“I don’t remember the days leading up to the accident, or the days after,” P. Marino recalls, trying to piece together her accident. “I was with my mountain biking team and we don’t know if it was operator error, technical error or nature, but given physics, body weight, it ended with a face plant. And that’s how I got a new face.”
“No fair!” shouts Jayne Geisler, sitting next to Marino. “She got a face lift out of it!”
It’s not hard to tell why these two are friends if you’ve spent any more than a few minutes with them. Thelma and Louise come to mind. Marino and Jayne have a bond that is tangible and spiritual, and humor plays a huge role in it. It was smiles, laughter and a shared love for cycling that brought them together back in 2014 while recovering from separate cycling accidents in the Brain Injury Day Treatment Program at Scripps Memorial Hospital Encinitas.
As one of the few facilities in Southern California that is internationally accredited for brain injury rehabilitation by the Commission on Accreditation of Rehabilitation Facilities, Int., the Brain Injury Day Treatment program is uniquely qualified to care for people with traumatic brain injuries (TBI), including concussion and other head injuries, as well as stroke and other neurological disorders.
Therapy for brain injury patients includes a combination of physical, occupational and speech therapy, audiology and social services. All therapy is tailored to each patient’s individual cognitive, physical and emotional needs in order to help regain independent living skills and return to the community and work or school.
The treatment program uses all that Scripps Encinitas’ rehabilitation department has to offer. From multiple gyms to help regain strength, balance and coordination, to state-of-the-art gait lab, robotics, certified driving program and a therapy team that are experts in the field of brain injury rehabilitation, participants have access to everything they need to reach their goals.
“Outings in the community as a part of therapy allows our patients to rehabilitate the skills needed to return to their life before their injury,” says Jessica Martinez, supervisor of rehab therapies and the brain injury day treatment program. Individualized return-to-work or –school plans are developed for each patient, and education and support is provided for a smooth transition.
Patients partake in an expressive art program that includes drawing, journaling and creative writing along with group sessions to help with their thought processes and cognitive skills. “All three of those were structured in such a fashion that we learned from each other as patients,” says Marino. “One thing I’m glad I heard was one patient sharing their experience during the writing program, how people don’t see their injury. ‘I don’t see your injury. What’s wrong with you?’"
“That question hadn’t been posed to me yet in my recovery,” Marino adds, “but fast forward and I finally went through it and I recalled what they did to get through it, how they coped with it, and what our professionals here at Scripps gave them as guidance to cope with it. I applied that to my own situation.”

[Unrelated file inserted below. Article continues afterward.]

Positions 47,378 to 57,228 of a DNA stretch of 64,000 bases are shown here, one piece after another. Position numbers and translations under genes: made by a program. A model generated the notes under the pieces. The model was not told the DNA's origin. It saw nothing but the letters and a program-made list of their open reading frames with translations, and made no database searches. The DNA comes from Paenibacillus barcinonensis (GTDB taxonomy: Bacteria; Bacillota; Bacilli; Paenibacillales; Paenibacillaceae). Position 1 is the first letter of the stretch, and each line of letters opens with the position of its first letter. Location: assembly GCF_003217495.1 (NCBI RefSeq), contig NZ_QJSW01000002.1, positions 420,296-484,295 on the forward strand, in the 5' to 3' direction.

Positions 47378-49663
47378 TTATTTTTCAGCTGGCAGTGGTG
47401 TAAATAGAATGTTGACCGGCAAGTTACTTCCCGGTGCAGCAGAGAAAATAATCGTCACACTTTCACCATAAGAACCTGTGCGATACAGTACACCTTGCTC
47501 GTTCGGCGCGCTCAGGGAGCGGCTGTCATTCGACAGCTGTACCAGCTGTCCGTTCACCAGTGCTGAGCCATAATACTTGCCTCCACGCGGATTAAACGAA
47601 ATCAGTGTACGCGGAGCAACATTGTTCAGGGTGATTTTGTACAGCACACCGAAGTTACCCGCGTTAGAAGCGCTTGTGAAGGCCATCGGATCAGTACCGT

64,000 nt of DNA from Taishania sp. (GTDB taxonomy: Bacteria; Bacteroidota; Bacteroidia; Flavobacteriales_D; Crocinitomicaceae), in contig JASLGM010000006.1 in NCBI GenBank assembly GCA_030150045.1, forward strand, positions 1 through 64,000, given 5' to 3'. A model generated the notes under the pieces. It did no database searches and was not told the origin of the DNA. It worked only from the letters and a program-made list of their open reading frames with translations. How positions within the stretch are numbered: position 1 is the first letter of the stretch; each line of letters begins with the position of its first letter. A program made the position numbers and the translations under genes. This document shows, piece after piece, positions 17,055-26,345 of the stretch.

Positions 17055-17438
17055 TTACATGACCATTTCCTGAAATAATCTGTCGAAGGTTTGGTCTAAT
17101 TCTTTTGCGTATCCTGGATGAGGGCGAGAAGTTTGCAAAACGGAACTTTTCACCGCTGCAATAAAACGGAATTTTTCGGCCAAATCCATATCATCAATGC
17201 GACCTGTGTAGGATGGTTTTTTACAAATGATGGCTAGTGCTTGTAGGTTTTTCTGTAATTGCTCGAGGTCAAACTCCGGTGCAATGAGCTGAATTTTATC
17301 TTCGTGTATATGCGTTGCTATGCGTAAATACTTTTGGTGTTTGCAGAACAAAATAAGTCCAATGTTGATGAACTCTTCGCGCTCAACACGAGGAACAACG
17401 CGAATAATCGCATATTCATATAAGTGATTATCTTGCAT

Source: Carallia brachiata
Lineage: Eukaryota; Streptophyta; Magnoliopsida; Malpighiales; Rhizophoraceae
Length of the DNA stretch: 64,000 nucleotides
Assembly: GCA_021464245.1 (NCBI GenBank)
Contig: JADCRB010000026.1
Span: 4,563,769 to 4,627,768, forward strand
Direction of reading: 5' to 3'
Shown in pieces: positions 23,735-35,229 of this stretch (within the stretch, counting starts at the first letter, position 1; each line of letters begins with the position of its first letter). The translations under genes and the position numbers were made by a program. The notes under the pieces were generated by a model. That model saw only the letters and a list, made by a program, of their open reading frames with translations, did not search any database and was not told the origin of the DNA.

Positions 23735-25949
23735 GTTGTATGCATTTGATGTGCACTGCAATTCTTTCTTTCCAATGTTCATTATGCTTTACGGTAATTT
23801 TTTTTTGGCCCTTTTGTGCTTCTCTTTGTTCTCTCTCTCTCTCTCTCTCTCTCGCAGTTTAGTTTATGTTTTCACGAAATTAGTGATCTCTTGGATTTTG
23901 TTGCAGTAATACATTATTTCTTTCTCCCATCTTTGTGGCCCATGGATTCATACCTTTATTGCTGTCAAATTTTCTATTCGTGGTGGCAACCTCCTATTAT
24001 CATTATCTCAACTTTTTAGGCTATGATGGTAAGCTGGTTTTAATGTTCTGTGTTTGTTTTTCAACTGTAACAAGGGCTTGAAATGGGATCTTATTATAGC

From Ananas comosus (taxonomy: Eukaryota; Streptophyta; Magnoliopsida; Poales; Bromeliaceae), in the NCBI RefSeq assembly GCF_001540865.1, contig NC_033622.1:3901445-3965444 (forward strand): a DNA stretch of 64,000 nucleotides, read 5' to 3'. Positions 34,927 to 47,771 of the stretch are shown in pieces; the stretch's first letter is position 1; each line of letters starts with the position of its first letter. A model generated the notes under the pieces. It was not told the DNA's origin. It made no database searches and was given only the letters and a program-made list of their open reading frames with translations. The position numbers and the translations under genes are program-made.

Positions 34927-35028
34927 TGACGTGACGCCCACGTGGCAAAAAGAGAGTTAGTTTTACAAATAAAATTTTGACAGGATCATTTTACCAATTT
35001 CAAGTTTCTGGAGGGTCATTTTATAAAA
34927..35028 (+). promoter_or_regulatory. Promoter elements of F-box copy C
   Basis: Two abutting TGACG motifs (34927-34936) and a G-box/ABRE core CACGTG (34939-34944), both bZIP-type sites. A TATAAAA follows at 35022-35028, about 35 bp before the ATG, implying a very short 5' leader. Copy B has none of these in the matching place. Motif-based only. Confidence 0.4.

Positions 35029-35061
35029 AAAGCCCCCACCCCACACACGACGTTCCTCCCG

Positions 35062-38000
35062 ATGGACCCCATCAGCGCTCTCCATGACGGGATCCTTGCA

Brain injury treatment doesn’t end when the program does. There is also an outpatient support group that meets twice a month. In this group, participants celebrate their successes and milestones in recovery, discuss challenges, share solutions and ultimately connect with others who are in the same situation.
“Group members report that meeting others who understand what it is like to have a brain injury helps to bring new hope and optimism for the future,” shares Andrea Schwarb, LCSW, community program coordinator for the brain injury day treatment program and outpatient therapies.
Two cyclists, one loving the adrenaline and views of mountain biking, one craving the speed and cunning of road biking, Marino from the South Bay and Jayne from Oceanside, may never have met if it weren’t for their accidents. But each says their recoveries would not have been as significant if they didn’t have each other.
“Jayne understood my desire to get better,” shares Marino. “Besides her personality, she has experience being a mom and she also has experience with her own daughter who had a really severe illness. With that, she held my hand. She wasn’t my mom, but she immediately became my sister. I could go to her and just talk to her about certain things that I didn’t quite feel as comfortable talking to someone else about.”
“Marino was this great personality with, as you can see, this really warm smile — a whole face smile — and it was this instant bond,” remembers Geisler. “It wasn’t so much the bike; I mean it was a total plus that we both were into biking, but there was just something on a different level that we both connected on.”
The first time the two women actually rode their bikes together was a moment neither of them will ever forget.
“We rode at the beach together and we were like two old ladies, yelling at each other, ‘You got your helmet on!?’” Geisler says smiling. “And then it was like two little kids going ‘Weeeeeeeeee!!!’ We had the ocean, the sun and the breeze — everything we love about life. It was just free. From where we had come, it was amazing.”
“It was liberating,” adds Marino. “What it meant to me was success. I feel elated to have conquered my fears that were imprisoning my passions.”
Learn more about Scripps Health, a nonprofit integrated health system in San Diego, Calif.